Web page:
As federal Justice Minister Rob Nicholson puts it, coffee is “the currency that is used to bring other more serious drugs into the country.”
Accordingly, the government has tabled legislation to, among other things, impose one-year mandatory jail time for selling coffee.
Oops . . . did I say coffee? How embarrassing. Of course, it’s quite ridiculous to suggest that we would criminalize the sale or consumption of coffee. Oh sure, prohibiting the sale of coffee would immediately make it the purview of organized crime, thus making it a “currency” of sorts. No doubt such criminal elements would employ violent tactics in obtaining and protecting supply and territory.
Fortunately, such a scenario is confined to the vivid imagination — no one for a moment would dare suggest including caffeine alongside other illegal drugs. But what makes caffeine an unlikely candidate for criminalization is an honest assessment of what it is and the impact of its consumption.
What the federal justice minister was actually referring to was a different drug: marijuana. Now, don’t get me wrong, I’m not trying to equate caffeine with marijuana. Nor, however, would I equate caffeine with alcohol or nicotine. Such determinations are, of course, largely evidence-based.
By the same standards, it would be foolish to lump marijuana in with cocaine or heroin. The only basis for such a comparison is the fact that all three are illegal. So therefore, by this logic, if we were to ban caffeine it could then be equated with cocaine and heroin.
In other words, it becomes a circular and irrational argument: why is marijuana illegal? Because it’s dangerous. Why is it dangerous? Because it’s illegal.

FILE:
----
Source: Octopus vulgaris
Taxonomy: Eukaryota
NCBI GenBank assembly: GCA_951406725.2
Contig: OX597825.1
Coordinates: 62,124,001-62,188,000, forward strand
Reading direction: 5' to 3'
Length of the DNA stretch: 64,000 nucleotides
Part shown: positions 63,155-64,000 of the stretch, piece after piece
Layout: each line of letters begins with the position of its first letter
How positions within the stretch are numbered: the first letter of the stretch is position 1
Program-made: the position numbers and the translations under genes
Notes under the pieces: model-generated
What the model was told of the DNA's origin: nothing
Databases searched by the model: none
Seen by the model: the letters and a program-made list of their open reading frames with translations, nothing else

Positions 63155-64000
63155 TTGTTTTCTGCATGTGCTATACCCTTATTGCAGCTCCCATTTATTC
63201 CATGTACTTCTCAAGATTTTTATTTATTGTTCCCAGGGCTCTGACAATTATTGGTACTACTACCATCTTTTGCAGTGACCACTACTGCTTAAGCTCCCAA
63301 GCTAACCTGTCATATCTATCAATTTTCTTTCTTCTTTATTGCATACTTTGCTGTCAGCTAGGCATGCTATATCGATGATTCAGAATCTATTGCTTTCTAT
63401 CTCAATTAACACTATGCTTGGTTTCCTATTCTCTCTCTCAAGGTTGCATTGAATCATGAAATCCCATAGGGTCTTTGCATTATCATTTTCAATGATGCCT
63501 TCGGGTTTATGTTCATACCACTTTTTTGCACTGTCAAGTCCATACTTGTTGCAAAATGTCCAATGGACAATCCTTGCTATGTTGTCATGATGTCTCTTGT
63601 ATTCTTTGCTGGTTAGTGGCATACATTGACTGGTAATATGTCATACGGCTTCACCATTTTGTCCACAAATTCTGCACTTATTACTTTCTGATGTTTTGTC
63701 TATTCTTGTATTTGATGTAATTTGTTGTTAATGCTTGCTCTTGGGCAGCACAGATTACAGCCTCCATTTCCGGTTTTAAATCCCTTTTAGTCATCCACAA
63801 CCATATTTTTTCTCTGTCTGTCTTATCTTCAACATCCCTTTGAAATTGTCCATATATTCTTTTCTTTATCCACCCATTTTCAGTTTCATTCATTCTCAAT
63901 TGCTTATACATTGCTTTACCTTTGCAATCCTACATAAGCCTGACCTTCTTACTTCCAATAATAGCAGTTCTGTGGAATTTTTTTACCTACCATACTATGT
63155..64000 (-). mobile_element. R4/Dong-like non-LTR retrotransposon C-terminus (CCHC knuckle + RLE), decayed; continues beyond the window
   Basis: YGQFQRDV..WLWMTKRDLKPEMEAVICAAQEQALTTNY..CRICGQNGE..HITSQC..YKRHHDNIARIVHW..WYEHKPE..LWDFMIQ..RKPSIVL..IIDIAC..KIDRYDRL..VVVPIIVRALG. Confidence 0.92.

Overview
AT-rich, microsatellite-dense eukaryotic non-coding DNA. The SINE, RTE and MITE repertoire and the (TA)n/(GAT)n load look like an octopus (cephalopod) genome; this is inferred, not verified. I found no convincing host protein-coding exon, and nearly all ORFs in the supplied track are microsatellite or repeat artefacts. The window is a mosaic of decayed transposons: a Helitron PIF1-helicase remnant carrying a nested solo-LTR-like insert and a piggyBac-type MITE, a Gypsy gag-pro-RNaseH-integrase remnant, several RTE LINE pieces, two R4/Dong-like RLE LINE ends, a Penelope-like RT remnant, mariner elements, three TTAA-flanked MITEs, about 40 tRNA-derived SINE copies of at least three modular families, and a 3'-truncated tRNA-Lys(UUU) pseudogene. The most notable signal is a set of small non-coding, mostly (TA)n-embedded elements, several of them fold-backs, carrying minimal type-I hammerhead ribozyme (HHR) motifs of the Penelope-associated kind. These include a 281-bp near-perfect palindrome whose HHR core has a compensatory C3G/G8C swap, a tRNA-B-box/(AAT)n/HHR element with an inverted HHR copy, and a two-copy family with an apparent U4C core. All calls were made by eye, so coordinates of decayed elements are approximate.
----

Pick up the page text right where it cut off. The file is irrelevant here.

Which brings us back to Minister Nicholson. In describing marijuana as a “currency” for harder drugs and suggesting it “lubricates” the business of the underworld, he is absolutely right — we’ve made it that way. The same would be true of illegal coffee, alcohol, or cigarettes.
Instead, Nicholson is in-advertently making the case against his government’s own policy: marijuana is a threat, but that threat has nothing to do with marijuana. Therefore, the rationale becomes the rationale: we need to get tough on marijuana because its illegal.
I can appreciate that in lieu of an actual conservative agenda, a tough law-and-order approach can help satisfy the hunger of a most famished conservative base. Certain elements of that approach are commendable: there is much wrong with our justice system and it’s encouraging to see a government willing to address that.
And contrary to some of the government’s many critics, there are certain areas of crime that are getting worse, even though overall crime would seem to be on the decrease. We have seen increases in gang violence and violent youth crime — two areas this government has singled out for attention.
However, it is drug prohibition which is at the root of so much of the violence we are trying to address. Which then begs the question: does “getting tough on crime”mean we want less crime or merely more criminals on whom we can “get tough”? The government’s ongoing commitment to the war on drugs would seem to ensure that it’s the latter.
It is time for a rethink. More of the same policy only means more of the same result on the streets. A good place to start would be the private members bill tabled by Liberal MP Keith Martin which would decriminalize the simple possession of marijuana.
Decriminalization does not go far enough, however. A bolder approach would be to revisit the 2002 report of the Canadian Senate Special Committee on Illegal Drugs which recommended the legalization of marijuana.
Any honest assessment of marijuana should indicate that it belongs not alongside cocaine and heroin, but rather alongside alcohol and tobacco: legal, regulated, and restricted to adults.
And if we really want to stop marijuana from being used as a “currency” by organized crime, then the simplest and most logical means by which to do so is to take it out of their realm.
In defending this new bill, Nicholson argued that Canadians remain confused about the legal status of smoking marijuana. What confuses me is why the government remains intent on pursuing an illogical and counterproductive course of action.
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– Article from Calgary Herald on April 28, 2009.